The Supermarket Of The Gods
What we should and shouldn’t learn from the Parliament of the World’s Religions.
As this issue is being printed, an expected 5,000 persons of all faiths are converging on Chicago for the Parliament of the World’s Religions. The event marks the centennial of the 1893 World’s Parliament of Religions—a landmark in interfaith dialogue and, in the view of many, the first-wave invasion of these shores by Eastern mystical religions.
The danger of such celebrations of spiritual diversity is that those who do not believe in something are likely to fall for anything. And the atmosphere of vague good will toward anyone “spiritual” may leave those who have clear beliefs and cogent reasons for their beliefs feeling leprously “intolerant.” We have found few evangelical Christians are inclined to attend this spiritual swap-meet (although CT has a reporter and friends observing).
Yet, keeping in mind the virtues of knowing what and why we believe, we want to point out the dangers of not interacting with other religions.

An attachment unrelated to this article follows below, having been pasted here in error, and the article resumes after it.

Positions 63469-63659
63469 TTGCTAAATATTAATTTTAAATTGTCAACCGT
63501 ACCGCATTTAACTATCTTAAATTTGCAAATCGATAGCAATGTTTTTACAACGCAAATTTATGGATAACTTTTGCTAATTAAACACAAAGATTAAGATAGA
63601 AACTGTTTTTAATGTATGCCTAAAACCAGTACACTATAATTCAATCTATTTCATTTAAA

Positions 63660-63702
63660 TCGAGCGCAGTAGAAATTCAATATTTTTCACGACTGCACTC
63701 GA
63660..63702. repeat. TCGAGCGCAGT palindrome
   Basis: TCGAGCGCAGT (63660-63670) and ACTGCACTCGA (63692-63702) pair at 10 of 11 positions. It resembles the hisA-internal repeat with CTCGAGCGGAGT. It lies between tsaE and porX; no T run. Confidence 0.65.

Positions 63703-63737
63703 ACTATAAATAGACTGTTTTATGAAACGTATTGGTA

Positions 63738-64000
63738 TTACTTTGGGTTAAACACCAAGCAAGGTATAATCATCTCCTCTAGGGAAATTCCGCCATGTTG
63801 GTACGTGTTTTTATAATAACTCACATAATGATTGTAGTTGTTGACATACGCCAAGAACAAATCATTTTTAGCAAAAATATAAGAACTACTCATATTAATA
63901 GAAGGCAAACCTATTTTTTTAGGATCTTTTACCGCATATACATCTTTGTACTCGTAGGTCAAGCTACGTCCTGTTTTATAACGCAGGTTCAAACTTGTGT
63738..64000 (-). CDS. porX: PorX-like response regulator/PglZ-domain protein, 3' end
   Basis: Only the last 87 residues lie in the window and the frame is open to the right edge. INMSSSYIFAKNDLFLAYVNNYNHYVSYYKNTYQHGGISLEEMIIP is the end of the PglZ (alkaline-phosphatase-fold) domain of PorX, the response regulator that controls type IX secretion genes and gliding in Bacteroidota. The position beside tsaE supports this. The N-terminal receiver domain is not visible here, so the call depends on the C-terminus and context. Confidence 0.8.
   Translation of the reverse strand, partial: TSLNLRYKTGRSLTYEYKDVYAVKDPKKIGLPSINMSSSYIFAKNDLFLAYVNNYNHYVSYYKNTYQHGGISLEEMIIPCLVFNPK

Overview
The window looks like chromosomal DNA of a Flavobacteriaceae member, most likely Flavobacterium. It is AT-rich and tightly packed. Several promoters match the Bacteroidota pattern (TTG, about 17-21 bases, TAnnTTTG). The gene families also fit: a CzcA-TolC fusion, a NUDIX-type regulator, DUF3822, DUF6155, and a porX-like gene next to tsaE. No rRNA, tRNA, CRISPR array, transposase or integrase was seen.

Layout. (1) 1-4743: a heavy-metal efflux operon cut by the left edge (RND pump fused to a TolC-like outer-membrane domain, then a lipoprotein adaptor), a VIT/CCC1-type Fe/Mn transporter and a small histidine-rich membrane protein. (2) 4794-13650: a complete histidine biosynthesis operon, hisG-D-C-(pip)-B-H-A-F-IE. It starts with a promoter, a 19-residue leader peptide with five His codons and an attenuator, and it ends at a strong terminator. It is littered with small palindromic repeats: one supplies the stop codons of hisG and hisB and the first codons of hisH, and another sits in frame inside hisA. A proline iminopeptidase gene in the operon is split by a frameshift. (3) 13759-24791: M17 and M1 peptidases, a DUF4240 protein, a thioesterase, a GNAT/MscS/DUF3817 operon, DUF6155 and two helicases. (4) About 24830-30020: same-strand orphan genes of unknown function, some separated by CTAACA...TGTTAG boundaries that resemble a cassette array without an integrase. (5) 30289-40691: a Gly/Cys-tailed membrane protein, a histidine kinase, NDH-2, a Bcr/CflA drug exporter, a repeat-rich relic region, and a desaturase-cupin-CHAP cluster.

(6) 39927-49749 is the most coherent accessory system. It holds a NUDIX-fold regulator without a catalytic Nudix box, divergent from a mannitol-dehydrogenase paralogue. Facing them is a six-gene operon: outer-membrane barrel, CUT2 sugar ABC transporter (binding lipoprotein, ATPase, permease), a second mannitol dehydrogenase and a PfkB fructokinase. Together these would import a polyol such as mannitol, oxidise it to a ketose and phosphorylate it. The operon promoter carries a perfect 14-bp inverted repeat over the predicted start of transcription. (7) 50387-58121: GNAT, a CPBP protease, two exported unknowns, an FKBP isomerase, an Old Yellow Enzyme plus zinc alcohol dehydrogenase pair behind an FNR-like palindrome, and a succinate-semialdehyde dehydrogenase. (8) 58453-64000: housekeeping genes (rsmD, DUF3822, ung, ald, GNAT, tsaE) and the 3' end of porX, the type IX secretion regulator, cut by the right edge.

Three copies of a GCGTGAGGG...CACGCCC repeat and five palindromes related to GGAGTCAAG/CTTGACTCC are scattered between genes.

1. Without the careful study of other religions, we may fall for the simplistic notion that all religions reach for the same noble ideals. The traditional study of “comparative religion” tends to homogenize religion. But there are significant differences in belief systems that affect the way people relate to human need, to family structure, to human rights, to government, and to those who are outside their community.
We live in an era when non-Judeo-Christian religions are regaining political clout. The failure to comprehend how religions shape other cultures has resulted in foreign policy blunders and the inability to prevent human-rights abuses.
2. Without the study of other religions we shall not ...1
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